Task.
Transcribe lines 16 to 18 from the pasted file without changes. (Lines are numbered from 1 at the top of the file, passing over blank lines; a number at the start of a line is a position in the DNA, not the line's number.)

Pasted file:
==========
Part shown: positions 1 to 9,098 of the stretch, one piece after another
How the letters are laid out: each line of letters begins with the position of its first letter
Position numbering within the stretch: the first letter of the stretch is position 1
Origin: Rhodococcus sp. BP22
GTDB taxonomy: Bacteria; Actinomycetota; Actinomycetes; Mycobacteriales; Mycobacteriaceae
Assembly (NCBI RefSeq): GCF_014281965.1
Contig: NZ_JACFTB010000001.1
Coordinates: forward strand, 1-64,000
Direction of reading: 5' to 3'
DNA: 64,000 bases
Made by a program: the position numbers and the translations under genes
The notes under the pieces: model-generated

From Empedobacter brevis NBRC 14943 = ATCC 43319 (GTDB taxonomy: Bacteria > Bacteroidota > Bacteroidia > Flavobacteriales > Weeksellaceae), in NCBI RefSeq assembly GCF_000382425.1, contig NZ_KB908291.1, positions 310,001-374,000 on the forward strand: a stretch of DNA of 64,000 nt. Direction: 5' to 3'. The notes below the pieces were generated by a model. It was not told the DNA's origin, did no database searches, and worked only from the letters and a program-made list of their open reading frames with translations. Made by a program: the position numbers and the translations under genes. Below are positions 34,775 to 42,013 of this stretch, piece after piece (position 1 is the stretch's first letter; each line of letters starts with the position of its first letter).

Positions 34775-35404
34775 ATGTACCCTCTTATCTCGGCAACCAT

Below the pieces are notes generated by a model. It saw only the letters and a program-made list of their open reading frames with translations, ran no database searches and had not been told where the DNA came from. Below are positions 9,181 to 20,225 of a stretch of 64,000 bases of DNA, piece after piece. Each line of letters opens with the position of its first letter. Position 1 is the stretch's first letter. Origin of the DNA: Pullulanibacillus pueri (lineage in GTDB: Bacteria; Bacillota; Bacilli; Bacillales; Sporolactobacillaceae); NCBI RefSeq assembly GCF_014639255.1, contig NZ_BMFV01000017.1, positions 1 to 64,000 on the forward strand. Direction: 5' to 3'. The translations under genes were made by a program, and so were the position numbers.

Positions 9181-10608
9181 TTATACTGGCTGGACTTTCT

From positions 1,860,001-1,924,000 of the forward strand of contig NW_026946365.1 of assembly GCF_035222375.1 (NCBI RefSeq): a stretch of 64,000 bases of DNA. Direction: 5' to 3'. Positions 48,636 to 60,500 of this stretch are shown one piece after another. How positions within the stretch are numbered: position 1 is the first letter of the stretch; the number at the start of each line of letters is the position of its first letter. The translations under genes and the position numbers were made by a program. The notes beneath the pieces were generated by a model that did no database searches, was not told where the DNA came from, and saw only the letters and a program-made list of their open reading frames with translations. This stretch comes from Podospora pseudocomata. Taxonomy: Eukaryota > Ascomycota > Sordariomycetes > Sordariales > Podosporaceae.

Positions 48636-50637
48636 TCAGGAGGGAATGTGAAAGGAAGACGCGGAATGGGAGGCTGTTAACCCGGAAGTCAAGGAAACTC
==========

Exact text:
Below the pieces are notes generated by a model. It saw only the letters and a program-made list of their open reading frames with translations, ran no database searches and had not been told where the DNA came from. Below are positions 9,181 to 20,225 of a stretch of 64,000 bases of DNA, piece after piece. Each line of letters opens with the position of its first letter. Position 1 is the stretch's first letter. Origin of the DNA: Pullulanibacillus pueri (lineage in GTDB: Bacteria; Bacillota; Bacilli; Bacillales; Sporolactobacillaceae); NCBI RefSeq assembly GCF_014639255.1, contig NZ_BMFV01000017.1, positions 1 to 64,000 on the forward strand. Direction: 5' to 3'. The translations under genes were made by a program, and so were the position numbers.

Positions 9181-10608
9181 TTATACTGGCTGGACTTTCT